Early diagnosis of treatment resistant metastatic tumors will have a significant impact on the management of ER-positive patients who have failed endocrine treatment. To date gene signature assays of the primary tumor, such as EndoPredict and the PAM50 assay, can inform adjuvant treatment strategies [2729]. However, these prognostic assays may have limited capability to take into consideration the ability of the tumor to adapt to its therapeutic environment or to monitor real-time patient treatment response.

The importance of tumor molecular heterogeneity in determining response to targeted therapy is now firmly established [30]. Furthermore, the ability of a subset of breast tumors to alter their molecular profile between primary and recurrent tumors is the subject of intense investigation [26, 31]. This tumor adaptability is controlled, at least in part, through transcription factors including HOX family members responding to the therapeutic environment [3, 32, 33].

Here we describe a mechanistically based serum biomarker, S100β, which is an output of an adaptability signaling network known to be important in the development of endocrine resistance [3]. Both tissue and serum S100β protein can predict disease-free survival in ER-positive endocrine-treated patients. No association was observed between either tissue or serum S100β and classic clinicopathological parameters, with the exception of a strong association between S100β serum and PR, which is consistent with the proposed role for PR and enhanced kinase signaling [34].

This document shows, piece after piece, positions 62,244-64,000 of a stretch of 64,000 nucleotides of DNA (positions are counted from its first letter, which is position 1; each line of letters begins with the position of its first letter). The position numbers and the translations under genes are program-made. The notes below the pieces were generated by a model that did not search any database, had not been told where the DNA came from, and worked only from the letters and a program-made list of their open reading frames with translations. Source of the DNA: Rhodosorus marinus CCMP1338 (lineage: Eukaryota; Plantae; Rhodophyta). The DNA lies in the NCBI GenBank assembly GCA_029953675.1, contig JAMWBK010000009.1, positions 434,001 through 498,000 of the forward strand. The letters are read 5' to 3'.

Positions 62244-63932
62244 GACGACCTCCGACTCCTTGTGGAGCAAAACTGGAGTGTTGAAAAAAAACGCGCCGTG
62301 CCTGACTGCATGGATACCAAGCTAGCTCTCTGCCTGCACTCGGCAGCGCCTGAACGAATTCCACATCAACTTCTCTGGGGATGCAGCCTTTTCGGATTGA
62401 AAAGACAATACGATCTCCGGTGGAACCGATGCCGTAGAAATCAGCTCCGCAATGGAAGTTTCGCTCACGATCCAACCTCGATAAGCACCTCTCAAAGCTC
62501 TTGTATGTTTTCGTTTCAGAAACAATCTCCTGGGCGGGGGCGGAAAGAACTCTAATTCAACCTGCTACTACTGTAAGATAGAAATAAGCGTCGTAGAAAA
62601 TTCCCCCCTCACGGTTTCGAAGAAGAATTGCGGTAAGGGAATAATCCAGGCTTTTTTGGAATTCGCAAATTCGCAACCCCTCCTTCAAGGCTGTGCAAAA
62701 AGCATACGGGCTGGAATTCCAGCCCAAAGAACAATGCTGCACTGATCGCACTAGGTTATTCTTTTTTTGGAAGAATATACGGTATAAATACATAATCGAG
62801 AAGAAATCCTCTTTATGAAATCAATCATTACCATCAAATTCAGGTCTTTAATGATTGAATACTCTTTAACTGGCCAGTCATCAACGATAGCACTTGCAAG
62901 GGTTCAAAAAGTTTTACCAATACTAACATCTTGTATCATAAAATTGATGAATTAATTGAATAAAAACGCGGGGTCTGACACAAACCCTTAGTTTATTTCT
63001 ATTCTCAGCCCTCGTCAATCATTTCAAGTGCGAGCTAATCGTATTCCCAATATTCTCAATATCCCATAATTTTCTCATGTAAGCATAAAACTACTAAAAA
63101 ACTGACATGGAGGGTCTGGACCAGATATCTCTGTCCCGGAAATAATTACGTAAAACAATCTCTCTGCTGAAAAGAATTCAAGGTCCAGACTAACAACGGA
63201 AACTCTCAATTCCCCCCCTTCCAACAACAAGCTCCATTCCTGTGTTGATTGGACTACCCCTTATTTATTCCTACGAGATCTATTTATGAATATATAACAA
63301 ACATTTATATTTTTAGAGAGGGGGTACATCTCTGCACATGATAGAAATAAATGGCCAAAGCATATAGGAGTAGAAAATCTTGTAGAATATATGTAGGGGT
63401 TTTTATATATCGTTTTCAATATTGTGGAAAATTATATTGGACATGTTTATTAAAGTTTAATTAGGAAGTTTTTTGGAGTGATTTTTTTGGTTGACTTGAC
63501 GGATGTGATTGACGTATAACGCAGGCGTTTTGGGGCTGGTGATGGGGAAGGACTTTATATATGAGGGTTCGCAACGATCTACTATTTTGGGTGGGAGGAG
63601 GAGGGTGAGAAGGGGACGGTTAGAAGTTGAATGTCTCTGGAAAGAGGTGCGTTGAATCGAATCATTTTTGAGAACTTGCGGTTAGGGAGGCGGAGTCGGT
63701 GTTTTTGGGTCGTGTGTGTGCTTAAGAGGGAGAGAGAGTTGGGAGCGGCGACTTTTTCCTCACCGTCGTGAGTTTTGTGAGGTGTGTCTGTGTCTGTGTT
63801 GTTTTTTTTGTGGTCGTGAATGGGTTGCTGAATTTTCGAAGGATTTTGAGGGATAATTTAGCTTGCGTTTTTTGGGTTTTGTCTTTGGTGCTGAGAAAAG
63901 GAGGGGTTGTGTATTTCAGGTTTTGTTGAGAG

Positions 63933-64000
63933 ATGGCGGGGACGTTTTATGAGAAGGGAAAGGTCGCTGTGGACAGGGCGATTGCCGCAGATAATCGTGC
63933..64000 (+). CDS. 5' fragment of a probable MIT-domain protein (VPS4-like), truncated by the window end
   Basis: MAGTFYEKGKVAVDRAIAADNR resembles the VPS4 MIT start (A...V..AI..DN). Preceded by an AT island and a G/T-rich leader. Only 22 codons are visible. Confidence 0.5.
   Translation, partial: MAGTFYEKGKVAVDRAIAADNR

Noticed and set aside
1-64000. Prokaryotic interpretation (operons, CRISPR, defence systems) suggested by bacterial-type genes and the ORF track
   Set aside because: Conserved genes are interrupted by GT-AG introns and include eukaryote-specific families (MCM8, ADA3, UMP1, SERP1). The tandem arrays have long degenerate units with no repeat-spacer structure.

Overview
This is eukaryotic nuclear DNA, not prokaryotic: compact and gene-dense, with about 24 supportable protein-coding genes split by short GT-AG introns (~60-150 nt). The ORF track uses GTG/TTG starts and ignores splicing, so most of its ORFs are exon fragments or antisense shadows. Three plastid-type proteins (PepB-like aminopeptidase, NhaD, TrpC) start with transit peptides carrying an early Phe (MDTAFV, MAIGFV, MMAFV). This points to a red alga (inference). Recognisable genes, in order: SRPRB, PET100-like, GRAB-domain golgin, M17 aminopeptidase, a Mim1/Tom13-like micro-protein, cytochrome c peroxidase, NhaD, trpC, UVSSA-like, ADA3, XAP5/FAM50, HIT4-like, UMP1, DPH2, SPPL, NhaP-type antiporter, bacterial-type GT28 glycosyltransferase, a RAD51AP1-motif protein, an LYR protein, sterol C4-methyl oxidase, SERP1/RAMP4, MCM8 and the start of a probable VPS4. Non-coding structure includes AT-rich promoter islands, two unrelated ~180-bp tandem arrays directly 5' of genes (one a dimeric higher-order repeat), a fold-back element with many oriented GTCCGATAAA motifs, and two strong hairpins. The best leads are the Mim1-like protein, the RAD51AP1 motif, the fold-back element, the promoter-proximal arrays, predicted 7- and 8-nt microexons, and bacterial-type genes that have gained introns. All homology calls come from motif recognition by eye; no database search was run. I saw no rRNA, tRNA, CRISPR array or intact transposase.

The ELISA-based S100β assay has a sensitivity of 27%, which is reflective of its ability to identify a subset of patients who subsequently have disease relapse. However, the specificity of the assay is high at 93%, indicating that the assay is accurate. The clinical value of this assay is that it can successfully detect patients who will not relapse [35]. Moreover, in this study monitoring S100β serum levels during the treatment period identified patients with subsequent clinical and pathological disease recurrence with a specificity of 95% and a sensitivity of 23%. These serum studies are somewhat limited due to the relatively low number of patients, which reflects the challenges in collecting serial serum samples from endocrine-treated breast cancer patients. The data presented in this study suggest that a large multicenter clinical trial to evaluate the efficacy of serum S100β for routine surveillance of ER-positive patients during their endocrine treatment period is now warranted.